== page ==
The SP’s office in Shillong issues stickers for taxis in Shillong after checking four important documents — registration certificate, insurance, permit documents and fitness. However, there are no stickers for other types of commercial vehicles, including trucks which are the most polluting elements.
A senior police officer says the department is contemplating extension of the stickers to other commercial vehicles too.
The police work in tandem with the Transport Department in checking pollution “but manpower is always a deterrence”.
The officer says police stop vehicles emitting too much smoke and ask the drivers to go for check. “But if a vehicle already has an updated certificate, we have nothing to say.”
A senior member of the Planning Board says though the situation is not alarming it is time to take stock of things. The board is likely to meet officials of the Transport Department in the coming week to discuss on how to reduce air pollution.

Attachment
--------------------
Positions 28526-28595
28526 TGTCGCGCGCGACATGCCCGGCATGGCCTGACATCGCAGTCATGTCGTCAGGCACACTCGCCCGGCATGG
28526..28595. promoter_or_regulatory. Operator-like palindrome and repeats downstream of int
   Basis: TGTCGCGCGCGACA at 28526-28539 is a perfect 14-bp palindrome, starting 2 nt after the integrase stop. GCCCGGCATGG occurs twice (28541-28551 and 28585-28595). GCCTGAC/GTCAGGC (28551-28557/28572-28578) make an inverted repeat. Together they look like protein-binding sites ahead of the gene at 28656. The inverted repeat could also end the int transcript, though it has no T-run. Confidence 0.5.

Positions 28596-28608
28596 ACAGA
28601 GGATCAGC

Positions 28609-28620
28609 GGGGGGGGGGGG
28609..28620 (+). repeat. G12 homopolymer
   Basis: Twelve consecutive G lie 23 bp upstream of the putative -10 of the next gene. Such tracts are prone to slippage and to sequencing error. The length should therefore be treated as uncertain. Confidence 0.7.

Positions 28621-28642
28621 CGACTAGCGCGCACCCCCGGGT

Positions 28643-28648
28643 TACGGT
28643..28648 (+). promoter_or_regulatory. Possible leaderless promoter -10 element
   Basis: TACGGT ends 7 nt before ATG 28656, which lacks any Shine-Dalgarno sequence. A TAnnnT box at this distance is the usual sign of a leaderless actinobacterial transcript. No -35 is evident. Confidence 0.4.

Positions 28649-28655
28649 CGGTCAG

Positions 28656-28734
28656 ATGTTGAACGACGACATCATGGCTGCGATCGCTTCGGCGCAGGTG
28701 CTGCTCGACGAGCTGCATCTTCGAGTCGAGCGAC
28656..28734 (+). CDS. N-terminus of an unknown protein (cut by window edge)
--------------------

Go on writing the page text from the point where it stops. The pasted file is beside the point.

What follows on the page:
What the city needs immediately is more pollution checking points, and if possible mobile emission check teams, and manpower to monitor and penalise defaulters. The state should also be strict with heavy vehicles coming from outside Meghalaya and raise the penalty amount. Unlike the Transport Department’s idea of bringing about a change only through awareness, there should be proper implementation of rules and regulations. But the most important measure that needs to be taken to better the air over Shillong in the long run is to put a check on vehicle registration, be it private or commercial.
~ Nabamita Mitra & Olivia Lyngdoh Mawlong